Welcome back to Capping Off the Week! So sorry that there was not an update last week, but reading period just got the best of me (I’m sure you all understand). Still, to make up for that, there will be an extra edition of Capping off the Week coming in the middle of this week where I interview the directors of everyone’s favorite Williams tradition: Frosh Revue!
This week, I sat down with Ali Bunis, the director of Oleanna, in Woodbridge House shortly after rehearsal. Ali is a senior from Brooklyn, New York. She is majoring in English and is currently writing her thesis on Jane Austen fan-fiction. She is also a member of the Zambezi Marimba Band.
Nico: So Ali, what was it exactly that made you want to direct Oleanna?
Ali: So I actually read it for a playwriting class while I was abroad last spring. I was reading it on the train back from Oxford to Bath. I hate train rides, I always get distracted by the people on the train, but while I was reading this play I didn’t notice any of them. I also think that it brings up some really important issues that should be talked about, and it does so in a very interesting and ambiguous manner. More importantly, it has the potential to piss off a lot of people, and really, what’s the point of doing something if you don’t get a reaction out of someone?
N: Have you ever directed a show of this scope before?
A: I’ve never directed anything before. I was assistant director for Rob Baker White on Fefu and Her Friends, and an assistant director for Paige Peterkin on The Vagina Monologues [both her sophomore year].
The nice thing about this play, though, is that as long as you have actors that are good enough, there are so many choices that you can’t really make the wrong choice. I would say that it directs itself, but it really doesn’t. I sometimes feel more like a moderator than a director.
N: What has it been like working with this team of actors and designers?
A: It’s a very small team, and very intimate. Obviously, the actors are very good, but they make a very striking pair. I could have cast any number of people who could have played each individual part well, but they were the only ones who stood out as a pair.
And the designers are phenomenal. Phoebe, who is designing the set, is actually sort of designing everything except costumes, so I feel a little bad about that. But she’s doing a fantastic job and she’s not complaining (to me at least), even though that’s sort of her modus operandi. She has the best bad attitude, as do I, and I live with her so it’s nice to be able to sit around our kitchen table and snark with her.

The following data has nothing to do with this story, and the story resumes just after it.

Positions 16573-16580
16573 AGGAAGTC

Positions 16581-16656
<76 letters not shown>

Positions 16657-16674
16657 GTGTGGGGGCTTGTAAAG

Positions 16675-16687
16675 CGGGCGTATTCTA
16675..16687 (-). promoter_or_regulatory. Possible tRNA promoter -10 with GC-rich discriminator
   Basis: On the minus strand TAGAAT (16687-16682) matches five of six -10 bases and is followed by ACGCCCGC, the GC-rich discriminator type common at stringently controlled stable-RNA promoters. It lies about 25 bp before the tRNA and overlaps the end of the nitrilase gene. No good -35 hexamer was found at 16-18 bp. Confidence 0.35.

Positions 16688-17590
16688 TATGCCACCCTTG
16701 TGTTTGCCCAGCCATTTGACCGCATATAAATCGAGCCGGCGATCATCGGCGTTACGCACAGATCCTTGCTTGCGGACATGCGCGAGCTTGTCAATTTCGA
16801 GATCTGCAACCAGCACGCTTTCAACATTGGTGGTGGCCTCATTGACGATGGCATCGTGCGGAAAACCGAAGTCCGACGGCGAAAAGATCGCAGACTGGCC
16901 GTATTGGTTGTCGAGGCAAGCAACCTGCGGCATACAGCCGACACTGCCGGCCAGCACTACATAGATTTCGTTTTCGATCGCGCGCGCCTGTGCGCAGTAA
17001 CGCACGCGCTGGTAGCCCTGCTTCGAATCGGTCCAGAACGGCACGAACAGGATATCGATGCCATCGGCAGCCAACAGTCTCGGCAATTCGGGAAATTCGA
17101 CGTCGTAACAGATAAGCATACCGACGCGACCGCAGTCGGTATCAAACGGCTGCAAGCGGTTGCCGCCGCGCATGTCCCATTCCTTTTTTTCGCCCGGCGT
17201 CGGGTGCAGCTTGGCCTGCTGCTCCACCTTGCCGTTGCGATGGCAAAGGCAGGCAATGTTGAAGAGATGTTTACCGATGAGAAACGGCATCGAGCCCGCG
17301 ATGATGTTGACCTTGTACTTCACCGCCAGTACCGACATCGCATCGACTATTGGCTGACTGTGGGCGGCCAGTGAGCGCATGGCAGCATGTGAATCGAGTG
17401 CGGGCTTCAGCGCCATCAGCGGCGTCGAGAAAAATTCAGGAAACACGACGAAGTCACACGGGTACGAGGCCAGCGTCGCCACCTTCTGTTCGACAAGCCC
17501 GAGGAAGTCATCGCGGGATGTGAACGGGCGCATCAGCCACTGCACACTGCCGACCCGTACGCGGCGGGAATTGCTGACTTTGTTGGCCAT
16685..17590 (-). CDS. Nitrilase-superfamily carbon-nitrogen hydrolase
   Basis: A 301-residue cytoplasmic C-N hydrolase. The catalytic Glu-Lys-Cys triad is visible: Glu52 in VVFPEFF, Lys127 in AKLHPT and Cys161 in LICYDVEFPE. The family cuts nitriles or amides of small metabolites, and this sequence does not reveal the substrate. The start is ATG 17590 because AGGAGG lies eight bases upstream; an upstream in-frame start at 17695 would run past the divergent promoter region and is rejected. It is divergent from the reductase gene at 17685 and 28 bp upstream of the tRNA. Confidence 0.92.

N: Speaking of your house, tell me a little about Woodbridge.
A: Woodbridge is a co-op, which means it’s all seniors. My pick group is Gabrielle DiBenedetto (who is also our fight consultant), Sarah Pier, Paige Peterkin, Conor Mook, and Connor Lawhorn. And we kind of lucked out because one of the other pick groups in the house already knew some of the people in mine. I actually picked Phoebe as a designer by talking to her about the show around the kitchen table; she seemed really interested in the show, so I asked her if she wanted to design and she said yes.
N: What are you hoping that people get out of this show?
A: I just hope that people talk about the issues that it brings up: power dynamics, personal power, institutional power, sexual assault. And it’s especially important in the wake of the Hour of Feeling issue last year to address student-teacher power dynamics, especially in theater where you’re really making things together. I may have said earlier that I was excited that this play might piss people off, but what I actually want is for people to leave the room and really think about these issues. But more than that, I just don’t want people to leave and go, “Eh, that sucked.”
So there you have it everyone! Remember to go see Oleanna when it goes up in Griffin 7 on October 28, 30, and 31.